Originally published on Wed June 26, 2013 12:40 pm

In a move designed to salvage upcoming elections, Australia's Labor Party ousted Prime Minister Julia Gillard in favor of Kevin Rudd.

Reuters explains the politics:

"Rudd, a former diplomat who speaks Mandarin, won a Labor Party ballot with 57 votes to Gillard's 45. Gillard promised to quit politics if she lost the ballot.

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Europe
7:20 am
Wed June 26, 2013

Hawk Returns To Wimbledon To Scare Away Pigeons

Originally published on Wed June 26, 2013 11:13 am

Transcript

RENEE MONTAGNE, HOST:

Good morning. I'm Renee Montagne. Wimbledon is underway, which means the tennis world's most famous hawk is back in the spotlight. No, not the Hawk-Eye ball tracking technology linesmen use to help make calls, an actual hawk. His name is Rufus, and his job is to scare pesky pigeons away from the All England Club before the crowds of tennis fans arrive. Rufus also worked the 2012 Olympics. The hawk, of course, has his own Twitter account to squawk at his admirers. It's MORNING EDITION. Transcript provided by NPR, Copyright NPR.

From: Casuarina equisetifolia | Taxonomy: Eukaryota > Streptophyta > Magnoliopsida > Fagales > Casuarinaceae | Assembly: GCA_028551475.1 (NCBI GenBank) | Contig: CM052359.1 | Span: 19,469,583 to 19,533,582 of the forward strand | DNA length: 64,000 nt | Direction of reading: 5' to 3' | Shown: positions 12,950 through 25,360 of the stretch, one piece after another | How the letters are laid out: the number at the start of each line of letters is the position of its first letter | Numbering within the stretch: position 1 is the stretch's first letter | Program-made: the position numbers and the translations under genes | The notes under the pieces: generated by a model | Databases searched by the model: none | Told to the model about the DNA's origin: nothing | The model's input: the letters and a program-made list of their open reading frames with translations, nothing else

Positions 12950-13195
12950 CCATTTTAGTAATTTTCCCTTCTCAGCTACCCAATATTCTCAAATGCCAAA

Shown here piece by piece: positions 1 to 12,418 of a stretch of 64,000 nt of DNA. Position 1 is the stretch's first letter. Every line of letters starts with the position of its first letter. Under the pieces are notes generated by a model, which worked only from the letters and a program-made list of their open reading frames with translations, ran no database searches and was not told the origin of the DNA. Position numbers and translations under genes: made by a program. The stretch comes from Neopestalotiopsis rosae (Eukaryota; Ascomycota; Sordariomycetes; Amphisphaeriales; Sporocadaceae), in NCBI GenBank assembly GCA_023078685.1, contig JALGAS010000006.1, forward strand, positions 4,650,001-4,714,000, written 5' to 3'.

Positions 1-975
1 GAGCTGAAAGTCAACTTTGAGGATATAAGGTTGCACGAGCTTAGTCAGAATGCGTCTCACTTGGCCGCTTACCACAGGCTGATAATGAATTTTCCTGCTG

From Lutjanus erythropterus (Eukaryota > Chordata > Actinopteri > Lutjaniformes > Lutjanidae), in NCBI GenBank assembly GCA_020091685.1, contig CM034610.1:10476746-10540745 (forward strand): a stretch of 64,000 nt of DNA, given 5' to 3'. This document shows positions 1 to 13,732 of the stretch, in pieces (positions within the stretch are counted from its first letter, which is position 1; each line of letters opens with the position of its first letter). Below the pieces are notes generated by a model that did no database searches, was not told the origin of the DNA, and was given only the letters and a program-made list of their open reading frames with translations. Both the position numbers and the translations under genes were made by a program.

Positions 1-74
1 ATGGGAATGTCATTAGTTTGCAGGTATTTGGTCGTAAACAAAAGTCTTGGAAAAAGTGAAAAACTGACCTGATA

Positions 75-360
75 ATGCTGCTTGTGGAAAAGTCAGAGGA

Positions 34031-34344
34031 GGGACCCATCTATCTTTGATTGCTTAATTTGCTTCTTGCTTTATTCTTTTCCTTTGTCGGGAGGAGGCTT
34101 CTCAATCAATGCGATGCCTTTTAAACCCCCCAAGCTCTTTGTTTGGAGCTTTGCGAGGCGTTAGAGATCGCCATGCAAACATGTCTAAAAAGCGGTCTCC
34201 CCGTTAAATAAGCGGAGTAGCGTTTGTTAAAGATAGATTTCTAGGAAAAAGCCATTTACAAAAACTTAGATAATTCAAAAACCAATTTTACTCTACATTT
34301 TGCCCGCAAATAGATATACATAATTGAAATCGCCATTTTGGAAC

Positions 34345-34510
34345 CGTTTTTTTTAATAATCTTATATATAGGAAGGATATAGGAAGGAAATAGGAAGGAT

National Security
7:03 am
Wed June 26, 2013

NSA Leaker Case Causes Riff Between U.S. And Russia

Originally published on Thu June 27, 2013 1:40 pm

Transcript

RENEE MONTAGNE, HOST:

Edward Snowden may have intended to stir things up about secret American surveillance programs. It turns out, he's also shaking up diplomatic relations between the U.S. and three countries where those relations are already edgy. The former intelligence contractor who leaked classified documents is believed to be still at a Moscow airport.

He arrived there from Hong Kong on Sunday. NPR's State Department Correspondent Michele Kelemen joins us to talk about the countries drawn into Snowden's travels. Good morning.

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Book Reviews
7:03 am
Wed June 26, 2013

'The Hare' Leads A Merry Chase

iStockphoto.com